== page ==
Whether you fire up the grill regularly or have dust collecting on your grilling tongs, here are some tips to help you brush up on your grilling skills.
Gas vs. charcoal.
For many, it’s a matter of preference. Gas is often easier and faster to get going, while charcoal produces a smokier taste that many people prefer.
Use a chimney starter with charcoal.
This will make starting a charcoal fire a breeze. Just place crumpled paper in the bottom of the chimney, then fill it with charcoal and light the paper. In about 20 minutes, the coals will be ready to spread evenly in the bottom of the grill — no kindling, lighter fluid or perfect pyramid required.
Get it hot.
Preheat your grill 15 to 25 minutes before you start cooking to make sure it reaches the right temperature (and to kill any bacteria). Your grill should be 400 to 450 F for high, 350 to 400 F for medium-high, 300-to 350 F for medium and 250 to 300 F for low heat. A properly heated grill sears food on contact. While searing doesn’t “seal in” the juices (contrary to popular belief), it does create improved flavors through caramelization.
Try the hand test.
To gauge the temperature of a grill without a thermometer, place your open palm about 5 inches above the grill rack; the heat is high if you have to move your hand in 2 seconds, medium if you have to move your hand in 5 seconds and low if you have to move your hand in 10 seconds.
Brush it off.
It’s easier to remove debris when the grill is hot, so after preheating, use a long-handled wire grill brush to remove charred debris from your grill rack. Even on a clean grill, lean foods may stick when placed directly on the rack. Reduce sticking by greasing your hot grill rack with a vegetable oil-soaked paper towel held with tongs. (Do not use cooking spray on a hot grill.) Scrape again immediately after use.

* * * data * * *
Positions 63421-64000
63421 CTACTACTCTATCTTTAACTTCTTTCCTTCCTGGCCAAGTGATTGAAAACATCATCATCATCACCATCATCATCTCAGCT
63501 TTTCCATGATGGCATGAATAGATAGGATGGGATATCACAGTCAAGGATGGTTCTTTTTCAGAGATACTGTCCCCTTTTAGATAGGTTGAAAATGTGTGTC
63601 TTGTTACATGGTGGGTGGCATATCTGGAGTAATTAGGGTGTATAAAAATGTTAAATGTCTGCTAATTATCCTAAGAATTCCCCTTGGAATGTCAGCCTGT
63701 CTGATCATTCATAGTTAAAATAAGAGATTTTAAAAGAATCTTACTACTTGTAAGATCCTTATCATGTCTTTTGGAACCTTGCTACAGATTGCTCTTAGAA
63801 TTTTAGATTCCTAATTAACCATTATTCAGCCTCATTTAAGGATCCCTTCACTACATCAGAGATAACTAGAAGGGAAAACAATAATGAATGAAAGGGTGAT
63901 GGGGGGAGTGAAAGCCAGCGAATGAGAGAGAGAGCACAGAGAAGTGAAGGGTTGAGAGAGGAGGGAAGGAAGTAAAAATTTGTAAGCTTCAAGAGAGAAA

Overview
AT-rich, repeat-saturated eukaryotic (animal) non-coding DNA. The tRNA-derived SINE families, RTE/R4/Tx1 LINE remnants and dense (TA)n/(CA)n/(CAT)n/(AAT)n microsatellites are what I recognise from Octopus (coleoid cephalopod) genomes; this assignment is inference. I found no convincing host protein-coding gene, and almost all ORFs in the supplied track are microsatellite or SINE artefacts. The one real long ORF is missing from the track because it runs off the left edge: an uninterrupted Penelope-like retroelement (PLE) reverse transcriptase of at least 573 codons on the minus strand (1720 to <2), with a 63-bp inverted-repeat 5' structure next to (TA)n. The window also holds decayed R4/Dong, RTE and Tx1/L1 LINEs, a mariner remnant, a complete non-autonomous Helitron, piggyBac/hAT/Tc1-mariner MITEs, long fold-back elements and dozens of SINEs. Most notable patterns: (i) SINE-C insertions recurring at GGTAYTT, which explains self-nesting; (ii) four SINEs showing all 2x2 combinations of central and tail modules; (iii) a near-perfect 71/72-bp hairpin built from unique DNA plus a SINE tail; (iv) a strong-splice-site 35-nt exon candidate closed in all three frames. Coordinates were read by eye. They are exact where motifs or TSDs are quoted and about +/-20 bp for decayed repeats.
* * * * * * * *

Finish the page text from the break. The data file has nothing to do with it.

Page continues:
Food safety is a top priority, so keep these simple rules in mind: Avoid cross-contamination by using separate cutting boards, utensils and platters for raw and cooked foods; refrigerate foods while marinating; and never baste with the marinating liquid. (Make extra marinade just for basting or boil your marinating liquid first.)
Make use of a grill basket.
If you’re cooking foods that might fall through the grill rack or are too cumbersome to turn over one by one (such as vegetables, fish, tofu and fruit), place them in a grill basket set on top of the grill rack. Simply pick up the whole basket when foods are done.
Tame the flames.
Flare-ups happen when fat drips onto the heat source and catches fire. This causes carcinogenic PAHs (polycyclic aromatic hydrocarbons) to form and accumulate on your food. Meat licked by flames also tastes “off,” and flames may char the outside of food before the inside has thoroughly cooked. To reduce flare-ups, select lean cuts of meat, trim excess fat and remove poultry skin. Keep a squirt bottle of water near the grill to quickly douse any unexpected flare-ups.
Give it a rest.
Before carving, let finished meats rest for about 10 minutes on a clean platter, tented with foil, so juices can redistribute evenly.
(EatingWell is a magazine and website devoted to healthy eating as a way of life. Online at www.eatingwell.com.)